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Inflation: US prices are rising faster than they have been in eight and a half years


In the USA, inflation has increased significantly and is now 2.6 percent. Consumer prices are also likely to rise in the coming months. Something similar threatens in Germany.

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Woman in supermarket in San Diego: inflation dam broken?

Photo: Bloomberg / Getty Images

Consumer prices continue to rise in the US - and in March the rate was above the Fed's inflation target of two percent for the first time in a long time.

And that's even clear: inflation rose to 2.6 percent, as the Department of Labor announced in Washington.

The prices climbed by 0.6 percent compared to February - that is the biggest increase since August 2012. That means they have risen more strongly in the USA than in a good eight and a half years.

Compared to March 2020, the rate of inflation rose to 2.6 percent, after having been 1.7 percent in February.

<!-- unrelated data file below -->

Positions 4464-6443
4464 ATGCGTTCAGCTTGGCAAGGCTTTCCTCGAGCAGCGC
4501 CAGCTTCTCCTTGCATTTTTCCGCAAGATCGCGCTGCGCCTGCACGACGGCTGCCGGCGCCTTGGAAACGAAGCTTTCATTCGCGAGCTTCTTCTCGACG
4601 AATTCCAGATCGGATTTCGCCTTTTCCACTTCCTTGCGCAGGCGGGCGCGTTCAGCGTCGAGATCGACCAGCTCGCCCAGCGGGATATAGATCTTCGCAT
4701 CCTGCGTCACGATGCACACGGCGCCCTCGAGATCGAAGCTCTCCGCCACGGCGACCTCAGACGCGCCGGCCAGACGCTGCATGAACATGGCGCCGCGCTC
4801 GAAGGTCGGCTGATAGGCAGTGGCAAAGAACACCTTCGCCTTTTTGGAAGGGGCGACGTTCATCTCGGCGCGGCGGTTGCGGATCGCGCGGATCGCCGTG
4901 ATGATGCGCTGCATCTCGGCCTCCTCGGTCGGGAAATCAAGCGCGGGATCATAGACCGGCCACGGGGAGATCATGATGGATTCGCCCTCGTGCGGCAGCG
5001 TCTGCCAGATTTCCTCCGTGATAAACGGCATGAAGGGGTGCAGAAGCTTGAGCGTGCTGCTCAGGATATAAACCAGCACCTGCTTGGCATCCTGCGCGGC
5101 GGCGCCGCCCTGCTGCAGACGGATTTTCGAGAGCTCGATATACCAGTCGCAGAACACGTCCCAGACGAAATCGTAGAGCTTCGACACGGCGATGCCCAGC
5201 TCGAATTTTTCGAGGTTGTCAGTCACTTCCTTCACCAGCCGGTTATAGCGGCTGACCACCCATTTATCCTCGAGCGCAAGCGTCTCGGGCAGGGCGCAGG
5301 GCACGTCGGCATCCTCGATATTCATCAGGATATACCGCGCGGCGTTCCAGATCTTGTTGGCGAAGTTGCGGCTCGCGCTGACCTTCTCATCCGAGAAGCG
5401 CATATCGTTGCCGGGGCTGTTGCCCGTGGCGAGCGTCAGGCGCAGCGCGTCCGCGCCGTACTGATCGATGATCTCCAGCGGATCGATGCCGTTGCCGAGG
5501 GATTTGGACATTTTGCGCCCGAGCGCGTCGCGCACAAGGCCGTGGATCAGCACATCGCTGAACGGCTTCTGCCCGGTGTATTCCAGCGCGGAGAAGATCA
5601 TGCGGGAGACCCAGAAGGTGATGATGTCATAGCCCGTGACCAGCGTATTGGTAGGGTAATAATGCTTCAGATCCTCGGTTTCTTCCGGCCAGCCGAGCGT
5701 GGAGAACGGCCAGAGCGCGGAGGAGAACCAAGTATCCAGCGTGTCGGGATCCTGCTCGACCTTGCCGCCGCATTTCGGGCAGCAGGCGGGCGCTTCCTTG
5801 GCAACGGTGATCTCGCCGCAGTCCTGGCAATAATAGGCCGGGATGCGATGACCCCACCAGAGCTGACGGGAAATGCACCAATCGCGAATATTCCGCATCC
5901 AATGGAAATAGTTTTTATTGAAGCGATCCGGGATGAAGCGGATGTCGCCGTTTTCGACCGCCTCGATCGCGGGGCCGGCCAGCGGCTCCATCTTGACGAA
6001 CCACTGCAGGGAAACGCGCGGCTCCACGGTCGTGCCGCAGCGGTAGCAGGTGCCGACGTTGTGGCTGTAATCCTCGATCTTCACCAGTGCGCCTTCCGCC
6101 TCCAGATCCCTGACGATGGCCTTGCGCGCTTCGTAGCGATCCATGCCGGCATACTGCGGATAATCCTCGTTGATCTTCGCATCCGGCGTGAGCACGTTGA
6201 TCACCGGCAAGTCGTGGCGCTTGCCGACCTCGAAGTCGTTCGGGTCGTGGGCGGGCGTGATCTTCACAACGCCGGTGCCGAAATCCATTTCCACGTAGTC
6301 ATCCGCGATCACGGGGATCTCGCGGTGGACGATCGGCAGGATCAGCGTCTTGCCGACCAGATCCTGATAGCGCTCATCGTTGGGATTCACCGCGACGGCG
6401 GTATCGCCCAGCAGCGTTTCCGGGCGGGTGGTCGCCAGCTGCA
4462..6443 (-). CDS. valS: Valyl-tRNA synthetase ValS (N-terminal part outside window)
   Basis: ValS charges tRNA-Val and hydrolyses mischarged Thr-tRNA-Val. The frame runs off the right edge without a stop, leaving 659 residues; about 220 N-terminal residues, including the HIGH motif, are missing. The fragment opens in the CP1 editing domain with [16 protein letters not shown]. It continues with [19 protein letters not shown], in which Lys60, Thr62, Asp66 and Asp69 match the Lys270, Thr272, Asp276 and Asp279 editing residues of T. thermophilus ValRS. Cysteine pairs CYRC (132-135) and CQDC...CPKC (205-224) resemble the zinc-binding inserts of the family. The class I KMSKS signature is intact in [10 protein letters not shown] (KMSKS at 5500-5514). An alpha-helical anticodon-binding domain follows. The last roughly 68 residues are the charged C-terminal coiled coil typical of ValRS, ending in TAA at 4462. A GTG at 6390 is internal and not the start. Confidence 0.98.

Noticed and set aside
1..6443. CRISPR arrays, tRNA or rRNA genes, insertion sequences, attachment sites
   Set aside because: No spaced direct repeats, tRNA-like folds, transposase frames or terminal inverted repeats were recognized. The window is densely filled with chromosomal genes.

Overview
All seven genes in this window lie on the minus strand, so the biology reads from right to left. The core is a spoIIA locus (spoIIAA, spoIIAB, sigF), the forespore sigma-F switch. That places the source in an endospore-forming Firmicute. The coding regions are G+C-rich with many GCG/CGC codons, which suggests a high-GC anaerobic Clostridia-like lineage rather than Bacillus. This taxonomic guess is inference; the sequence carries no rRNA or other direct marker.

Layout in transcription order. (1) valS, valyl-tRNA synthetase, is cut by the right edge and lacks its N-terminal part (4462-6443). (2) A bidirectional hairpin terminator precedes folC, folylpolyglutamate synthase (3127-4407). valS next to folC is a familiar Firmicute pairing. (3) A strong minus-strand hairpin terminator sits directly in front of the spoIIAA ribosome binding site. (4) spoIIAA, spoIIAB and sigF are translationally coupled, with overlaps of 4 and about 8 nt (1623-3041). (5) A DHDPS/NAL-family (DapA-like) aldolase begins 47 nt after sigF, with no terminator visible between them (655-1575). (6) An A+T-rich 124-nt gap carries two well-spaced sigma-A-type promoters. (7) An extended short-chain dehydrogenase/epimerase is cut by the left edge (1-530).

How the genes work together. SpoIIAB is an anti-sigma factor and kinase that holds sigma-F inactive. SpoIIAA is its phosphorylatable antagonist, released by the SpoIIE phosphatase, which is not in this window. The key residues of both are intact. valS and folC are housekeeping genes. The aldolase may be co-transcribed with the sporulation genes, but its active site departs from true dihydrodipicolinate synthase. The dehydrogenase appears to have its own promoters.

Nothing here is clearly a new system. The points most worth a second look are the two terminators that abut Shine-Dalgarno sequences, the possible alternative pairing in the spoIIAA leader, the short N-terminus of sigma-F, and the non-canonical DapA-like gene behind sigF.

Experts believe it is possible that the inflation rate in the US will climb above the three percent mark in the coming months.

One reason for this is also a statistical effect: A year ago, prices were low due to the Corona recession.

"This development is causing concern in many places," said VP Bank's chief economist, Thomas Gitzel.

"The fear is that an inflation dam has now been broken because of the fiscal and monetary policy aid."

Flight tickets significantly more expensive

In Germany, too, inflation had recently risen sharply.

According to experts, inflation could jump the two percent mark from the middle of the year.

This is supported by the fact that many people in the corona crisis spent less on many things such as travel, restaurants or events.

This could at least partially be made up for.

The Federal Reserve is following developments in their country critically.

Its goal is not only full employment, but also stable prices.

However, it supports the economy hit by the corona crisis with monthly cash injections of $ 120 billion, which can also drive inflation.

The US inflation rate rose above the Fed's two percent mark for the first time since February 2020.

Specifically, according to Gitzel, the significantly higher oil prices compared to the previous year had an impact on inflation - but also all those prices that fell in the wake of the first corona wave, such as those for flight tickets.

Some economists fear that loose monetary policy will not only fuel growth, but also inflation.

The Fed does not yet see such dangers.

In addition, the price development is considered to be prone to fluctuations due to the corona consequences.

apr / Reuters / dpa

Source: spiegel

All business articles on 2021-04-13

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